If they wait until September 2002 to make the claim, then it will now be your policy that runs from January 2002 to 2003 that will deal with the claim. This is because the claim was made on you during this policy even though it occurred during the prior year policy.

However, the second policy will only respond to the claim, provided that the first you knew about the claim was when it was made upon you in September 2002. If you became aware of the possible claim prior to your renewal in January 2001 then you must report it to the insurer at that time, otherwise the second policy insurer will argue that claim was actually made on you during the prior policy year, so it is not their responsibility. That fact that you didn’t report it to the original insurer prior to the renewal means that you will not be covered.

We hasten to add that this is a very simplistic overview and that many issues come into play. For instance, if you renew with the same insurer, then the late notice may not be an issue, if you report the matter to the first insurer as a circumstance or possible claim, then you will be able to go back and have them indemnify you. There is also the question of retro-active cover. If your retro-active cover does not extend back to the time of the incident then again your new insurer could deny indemnity, even if you reported the claim correctly.

The golden rule is, if ever you are in doubt or even suspect that something may have gone wrong then you must always report the circumstance to your broker and/or insurer as soon as possible. Then at least you have complied with your duty of reporting and will not prejudice your rights to indemnity.

Retro-active cover

Retro-active cover is the period by how far back a current professional indemnity insurer will offer you protection for claims arising from matters that occurred in the past. On your schedule of insurance you may see any of the following:
Retro-Active Cover
• From 2 May 2002, excluding known claims or circumstance
• From inception, excluding known claims or circumstance
• Unlimited, excluding known claims or circumstance

If the schedule specifies a particular date or has the words from inception, then your insurer will not indemnify you for any claim made against that occurred prior to that date, even if you knew nothing about it and the claim was made upon you during your current policy period. The insurer is restricting the distance to how far back in time that they will cover you for claims.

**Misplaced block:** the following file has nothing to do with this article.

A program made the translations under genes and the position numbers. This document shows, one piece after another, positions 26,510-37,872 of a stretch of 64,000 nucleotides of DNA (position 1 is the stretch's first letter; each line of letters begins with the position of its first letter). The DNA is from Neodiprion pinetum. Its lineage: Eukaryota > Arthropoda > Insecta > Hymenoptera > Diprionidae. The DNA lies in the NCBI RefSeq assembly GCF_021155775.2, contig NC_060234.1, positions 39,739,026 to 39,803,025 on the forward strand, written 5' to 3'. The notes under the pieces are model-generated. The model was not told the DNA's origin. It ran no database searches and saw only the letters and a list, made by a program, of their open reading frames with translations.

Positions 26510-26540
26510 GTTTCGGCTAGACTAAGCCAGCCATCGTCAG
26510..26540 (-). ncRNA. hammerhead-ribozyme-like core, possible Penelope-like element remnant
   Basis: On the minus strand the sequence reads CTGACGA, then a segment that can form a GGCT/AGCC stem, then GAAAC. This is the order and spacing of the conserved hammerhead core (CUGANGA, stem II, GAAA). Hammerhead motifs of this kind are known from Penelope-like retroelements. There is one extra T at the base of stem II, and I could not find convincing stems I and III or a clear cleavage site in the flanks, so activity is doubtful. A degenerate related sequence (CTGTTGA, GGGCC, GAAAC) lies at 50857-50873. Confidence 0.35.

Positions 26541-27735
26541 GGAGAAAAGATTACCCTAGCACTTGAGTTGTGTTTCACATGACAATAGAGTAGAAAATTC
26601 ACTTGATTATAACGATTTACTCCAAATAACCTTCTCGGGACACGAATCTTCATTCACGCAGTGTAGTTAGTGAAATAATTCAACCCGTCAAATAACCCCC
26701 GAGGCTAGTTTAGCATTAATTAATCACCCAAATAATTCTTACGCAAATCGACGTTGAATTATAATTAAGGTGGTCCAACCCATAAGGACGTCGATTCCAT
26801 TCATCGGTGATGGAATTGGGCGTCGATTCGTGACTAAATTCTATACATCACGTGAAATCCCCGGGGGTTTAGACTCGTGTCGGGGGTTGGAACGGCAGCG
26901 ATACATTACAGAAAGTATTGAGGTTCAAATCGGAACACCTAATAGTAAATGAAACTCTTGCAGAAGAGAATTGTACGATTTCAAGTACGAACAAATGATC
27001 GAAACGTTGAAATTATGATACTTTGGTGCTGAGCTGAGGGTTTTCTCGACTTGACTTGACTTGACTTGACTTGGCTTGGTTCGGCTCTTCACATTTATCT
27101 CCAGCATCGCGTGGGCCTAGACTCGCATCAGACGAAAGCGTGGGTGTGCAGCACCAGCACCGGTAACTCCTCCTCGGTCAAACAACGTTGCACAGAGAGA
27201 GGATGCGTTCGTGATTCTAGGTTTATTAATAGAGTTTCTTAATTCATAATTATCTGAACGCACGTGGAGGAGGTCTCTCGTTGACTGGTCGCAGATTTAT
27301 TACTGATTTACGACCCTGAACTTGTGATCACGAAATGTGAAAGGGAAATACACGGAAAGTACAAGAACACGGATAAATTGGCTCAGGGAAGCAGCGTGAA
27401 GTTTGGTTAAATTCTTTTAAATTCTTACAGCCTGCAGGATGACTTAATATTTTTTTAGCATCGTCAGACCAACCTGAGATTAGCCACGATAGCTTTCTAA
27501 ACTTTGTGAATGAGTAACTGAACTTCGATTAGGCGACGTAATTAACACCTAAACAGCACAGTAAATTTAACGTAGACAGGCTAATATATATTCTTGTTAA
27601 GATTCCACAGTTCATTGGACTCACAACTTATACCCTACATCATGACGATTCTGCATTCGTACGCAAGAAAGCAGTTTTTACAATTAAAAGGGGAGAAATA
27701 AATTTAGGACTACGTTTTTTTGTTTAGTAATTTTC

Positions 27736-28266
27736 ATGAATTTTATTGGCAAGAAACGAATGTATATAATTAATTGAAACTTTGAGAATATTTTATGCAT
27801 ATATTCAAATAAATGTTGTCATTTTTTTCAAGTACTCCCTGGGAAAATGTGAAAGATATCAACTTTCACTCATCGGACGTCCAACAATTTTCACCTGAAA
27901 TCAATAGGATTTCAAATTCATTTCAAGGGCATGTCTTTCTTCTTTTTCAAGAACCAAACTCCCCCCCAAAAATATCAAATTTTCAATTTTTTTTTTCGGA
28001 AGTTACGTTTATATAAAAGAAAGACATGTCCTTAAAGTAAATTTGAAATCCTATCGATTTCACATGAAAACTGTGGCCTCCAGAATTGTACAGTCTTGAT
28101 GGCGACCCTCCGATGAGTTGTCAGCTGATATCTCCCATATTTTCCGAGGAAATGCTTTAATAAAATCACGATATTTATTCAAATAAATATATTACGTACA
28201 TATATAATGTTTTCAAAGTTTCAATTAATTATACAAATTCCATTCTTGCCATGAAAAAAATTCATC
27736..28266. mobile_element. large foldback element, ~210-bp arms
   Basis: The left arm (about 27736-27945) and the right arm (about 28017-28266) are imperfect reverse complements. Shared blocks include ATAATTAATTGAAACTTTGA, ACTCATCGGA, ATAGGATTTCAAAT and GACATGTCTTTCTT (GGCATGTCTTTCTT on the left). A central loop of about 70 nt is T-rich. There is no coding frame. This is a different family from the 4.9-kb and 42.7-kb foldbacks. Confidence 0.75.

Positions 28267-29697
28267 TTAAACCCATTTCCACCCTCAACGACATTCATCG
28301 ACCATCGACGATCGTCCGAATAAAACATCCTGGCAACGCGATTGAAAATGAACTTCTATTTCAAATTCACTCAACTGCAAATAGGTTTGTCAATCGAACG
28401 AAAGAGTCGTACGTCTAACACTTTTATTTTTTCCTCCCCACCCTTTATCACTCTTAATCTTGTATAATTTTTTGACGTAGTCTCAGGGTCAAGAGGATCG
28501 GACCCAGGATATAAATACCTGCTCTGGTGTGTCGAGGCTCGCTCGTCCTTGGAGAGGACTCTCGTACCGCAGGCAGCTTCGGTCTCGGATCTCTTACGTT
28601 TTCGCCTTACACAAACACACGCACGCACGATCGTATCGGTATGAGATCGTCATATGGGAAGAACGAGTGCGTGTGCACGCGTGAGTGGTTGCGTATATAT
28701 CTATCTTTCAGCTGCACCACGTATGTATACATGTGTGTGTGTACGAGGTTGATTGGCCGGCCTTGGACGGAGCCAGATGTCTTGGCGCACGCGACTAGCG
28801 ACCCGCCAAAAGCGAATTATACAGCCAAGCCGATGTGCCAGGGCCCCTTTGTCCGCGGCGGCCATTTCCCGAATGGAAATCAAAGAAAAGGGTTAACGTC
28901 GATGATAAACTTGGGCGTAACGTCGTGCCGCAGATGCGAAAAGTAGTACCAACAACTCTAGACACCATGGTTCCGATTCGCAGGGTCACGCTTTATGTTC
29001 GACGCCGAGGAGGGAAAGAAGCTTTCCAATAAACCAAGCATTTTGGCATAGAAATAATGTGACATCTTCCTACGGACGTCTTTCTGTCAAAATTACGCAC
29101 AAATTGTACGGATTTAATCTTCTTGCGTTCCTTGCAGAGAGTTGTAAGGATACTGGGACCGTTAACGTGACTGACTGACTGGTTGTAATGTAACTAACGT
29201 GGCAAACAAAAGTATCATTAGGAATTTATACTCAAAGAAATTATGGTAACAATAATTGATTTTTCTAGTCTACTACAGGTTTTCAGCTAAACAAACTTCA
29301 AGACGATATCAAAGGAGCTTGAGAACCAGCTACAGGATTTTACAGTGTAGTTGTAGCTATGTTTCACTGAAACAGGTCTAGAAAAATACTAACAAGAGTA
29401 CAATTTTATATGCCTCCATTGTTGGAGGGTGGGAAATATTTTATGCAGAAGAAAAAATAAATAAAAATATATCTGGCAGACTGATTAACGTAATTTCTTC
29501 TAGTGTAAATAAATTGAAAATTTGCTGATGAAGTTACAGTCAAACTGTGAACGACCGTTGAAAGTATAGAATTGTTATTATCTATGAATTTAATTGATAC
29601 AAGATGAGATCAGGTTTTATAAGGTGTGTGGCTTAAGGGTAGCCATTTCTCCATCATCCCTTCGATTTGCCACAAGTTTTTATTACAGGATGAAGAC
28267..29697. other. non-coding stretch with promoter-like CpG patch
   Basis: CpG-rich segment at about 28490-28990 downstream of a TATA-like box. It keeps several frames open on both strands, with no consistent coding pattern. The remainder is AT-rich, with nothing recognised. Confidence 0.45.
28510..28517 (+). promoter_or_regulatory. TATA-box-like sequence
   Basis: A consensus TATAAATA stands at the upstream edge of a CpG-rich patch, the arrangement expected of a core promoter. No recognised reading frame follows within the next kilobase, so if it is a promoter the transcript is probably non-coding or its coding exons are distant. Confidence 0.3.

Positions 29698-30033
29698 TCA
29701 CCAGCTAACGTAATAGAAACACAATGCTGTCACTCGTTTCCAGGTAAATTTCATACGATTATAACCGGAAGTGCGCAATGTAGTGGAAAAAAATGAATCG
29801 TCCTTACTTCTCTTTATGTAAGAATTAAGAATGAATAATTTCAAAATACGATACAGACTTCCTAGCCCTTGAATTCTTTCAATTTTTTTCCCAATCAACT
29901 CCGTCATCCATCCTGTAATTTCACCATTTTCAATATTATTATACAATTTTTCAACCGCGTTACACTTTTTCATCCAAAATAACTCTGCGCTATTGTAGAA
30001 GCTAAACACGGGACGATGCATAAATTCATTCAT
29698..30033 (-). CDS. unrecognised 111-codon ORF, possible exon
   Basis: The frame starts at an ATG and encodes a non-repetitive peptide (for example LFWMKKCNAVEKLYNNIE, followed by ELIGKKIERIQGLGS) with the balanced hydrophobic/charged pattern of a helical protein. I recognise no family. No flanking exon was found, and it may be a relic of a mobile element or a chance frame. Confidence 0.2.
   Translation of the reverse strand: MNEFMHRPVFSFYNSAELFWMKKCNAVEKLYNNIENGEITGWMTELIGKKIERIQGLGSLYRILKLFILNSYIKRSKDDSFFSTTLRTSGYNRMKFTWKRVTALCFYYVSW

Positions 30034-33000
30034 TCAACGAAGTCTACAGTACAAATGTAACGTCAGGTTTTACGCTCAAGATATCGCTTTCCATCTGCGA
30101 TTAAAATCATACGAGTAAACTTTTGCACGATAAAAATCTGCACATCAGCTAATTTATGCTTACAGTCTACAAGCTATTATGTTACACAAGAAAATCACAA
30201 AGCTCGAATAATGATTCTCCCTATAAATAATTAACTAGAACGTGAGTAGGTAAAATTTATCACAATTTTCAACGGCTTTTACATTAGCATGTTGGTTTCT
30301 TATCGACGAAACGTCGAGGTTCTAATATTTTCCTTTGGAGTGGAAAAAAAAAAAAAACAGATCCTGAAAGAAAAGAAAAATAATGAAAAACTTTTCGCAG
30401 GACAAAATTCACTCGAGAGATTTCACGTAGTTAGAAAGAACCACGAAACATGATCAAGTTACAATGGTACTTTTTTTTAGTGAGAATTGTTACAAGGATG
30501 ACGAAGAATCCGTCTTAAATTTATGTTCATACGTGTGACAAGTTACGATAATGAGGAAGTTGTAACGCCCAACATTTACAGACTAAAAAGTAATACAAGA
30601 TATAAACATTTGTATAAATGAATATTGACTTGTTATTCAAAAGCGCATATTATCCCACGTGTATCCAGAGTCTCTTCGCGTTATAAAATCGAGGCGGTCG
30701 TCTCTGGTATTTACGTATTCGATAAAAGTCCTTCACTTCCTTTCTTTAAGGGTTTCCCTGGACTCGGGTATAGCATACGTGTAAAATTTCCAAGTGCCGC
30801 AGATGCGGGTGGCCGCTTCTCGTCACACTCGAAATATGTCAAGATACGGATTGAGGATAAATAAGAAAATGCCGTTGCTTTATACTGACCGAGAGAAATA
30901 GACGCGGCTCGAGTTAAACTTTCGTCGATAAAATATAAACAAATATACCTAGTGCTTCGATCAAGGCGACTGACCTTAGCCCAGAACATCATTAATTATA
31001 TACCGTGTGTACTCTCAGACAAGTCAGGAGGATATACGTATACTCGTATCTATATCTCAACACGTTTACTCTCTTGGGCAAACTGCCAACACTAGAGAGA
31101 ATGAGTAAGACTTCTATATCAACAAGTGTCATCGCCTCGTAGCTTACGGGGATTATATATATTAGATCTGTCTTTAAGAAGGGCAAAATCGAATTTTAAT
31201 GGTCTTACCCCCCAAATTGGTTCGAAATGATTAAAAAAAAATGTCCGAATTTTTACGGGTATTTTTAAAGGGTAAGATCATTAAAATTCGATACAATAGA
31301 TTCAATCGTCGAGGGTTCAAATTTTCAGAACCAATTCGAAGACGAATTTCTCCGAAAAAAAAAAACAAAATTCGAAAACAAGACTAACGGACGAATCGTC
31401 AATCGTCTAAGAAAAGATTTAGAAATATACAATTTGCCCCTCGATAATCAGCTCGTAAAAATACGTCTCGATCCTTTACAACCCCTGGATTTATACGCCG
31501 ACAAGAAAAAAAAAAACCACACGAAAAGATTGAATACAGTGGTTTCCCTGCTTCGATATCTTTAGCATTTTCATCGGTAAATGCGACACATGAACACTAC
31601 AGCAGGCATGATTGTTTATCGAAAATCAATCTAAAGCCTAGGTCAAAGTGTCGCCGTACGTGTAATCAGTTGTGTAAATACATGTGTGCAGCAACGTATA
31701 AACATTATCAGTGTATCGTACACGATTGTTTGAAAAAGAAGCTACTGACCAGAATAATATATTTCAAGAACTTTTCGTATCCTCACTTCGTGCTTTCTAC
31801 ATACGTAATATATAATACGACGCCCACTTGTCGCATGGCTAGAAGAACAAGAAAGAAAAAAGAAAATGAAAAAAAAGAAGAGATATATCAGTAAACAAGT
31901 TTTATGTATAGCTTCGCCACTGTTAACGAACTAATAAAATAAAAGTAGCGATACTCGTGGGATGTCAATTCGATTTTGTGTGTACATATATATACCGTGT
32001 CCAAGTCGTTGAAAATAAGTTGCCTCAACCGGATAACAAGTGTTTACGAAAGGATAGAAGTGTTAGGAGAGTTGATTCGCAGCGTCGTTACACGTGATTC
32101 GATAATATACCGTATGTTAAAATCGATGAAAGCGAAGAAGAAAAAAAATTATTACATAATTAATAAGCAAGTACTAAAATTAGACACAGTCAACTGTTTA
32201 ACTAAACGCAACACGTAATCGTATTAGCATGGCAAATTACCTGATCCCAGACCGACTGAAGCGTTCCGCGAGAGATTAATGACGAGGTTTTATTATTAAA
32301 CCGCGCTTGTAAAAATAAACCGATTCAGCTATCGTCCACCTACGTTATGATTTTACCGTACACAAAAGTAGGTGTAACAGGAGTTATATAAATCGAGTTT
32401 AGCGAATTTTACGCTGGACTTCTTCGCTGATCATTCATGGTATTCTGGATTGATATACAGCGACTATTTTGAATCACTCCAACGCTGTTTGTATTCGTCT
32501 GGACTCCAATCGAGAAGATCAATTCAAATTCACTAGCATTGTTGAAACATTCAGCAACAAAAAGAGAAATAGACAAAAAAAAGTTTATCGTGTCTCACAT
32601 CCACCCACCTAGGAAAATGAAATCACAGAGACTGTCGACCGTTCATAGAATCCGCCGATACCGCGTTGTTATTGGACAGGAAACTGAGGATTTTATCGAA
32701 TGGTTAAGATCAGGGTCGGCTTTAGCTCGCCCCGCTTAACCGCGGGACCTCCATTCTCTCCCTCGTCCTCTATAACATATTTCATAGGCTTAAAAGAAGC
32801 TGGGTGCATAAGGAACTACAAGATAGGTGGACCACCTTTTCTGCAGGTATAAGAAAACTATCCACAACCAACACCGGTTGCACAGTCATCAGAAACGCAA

If the schedule states the words “Unlimited”, then your insurer will not restrict the distance to how far back in time that they will cover you for claims.

Reinstatements of cover

Professional Indemnity is very different to Public Liability when it comes to the actual limit of policy cover. If you have $10 million Public Liability cover, then you are covered up to $10 million for each and every claim that occurs during the policy period. You could in theory cause hundreds of $10 million claims and the insurer would have to pay them all.

With Professional Indemnity insurance the policy cover limit is one fixed amount. If you have a $1 million cover limit then that is your maximum limit of cover no matter how many or how large the claims you have. Every time you make a claim against your policy the $1 million limit is reduced by the amount of that claim. So if you had a $100,000 claim then the remaining cover limit would be $900,000, if you had another claim of $600,000 then the remaining cover limit would reduce $300,000. At the renewal of your policy your cover limit is put back to the original $1 million limit.

If during the policy year you have a claim or series of claims that completely erodes the $1 million cover limit to zero, then you will be able to activate the “reinstatement of cover” provision of your policy. Reinstatements of cover, which can range from none to unlimited, are back-up cover limits designed to replace the original cover limit that has been used up. However, if you have sufficient claims that use up all the cover reinstatements then you will have no cover left.

If you only have $250,000 cover with say two reinstatements then you will have an aggregate cover of $750,000. However, if you have a $500,000 claim then the maximum that the insurer will pay is $250,000. This means that you will have to pay the balance of the claim yourself. The reinstatements of cover cannot be added together to pay the $500,000 claim. That is why it is important to have a policy with a high cover limit.

Professional Indemnity Quote Form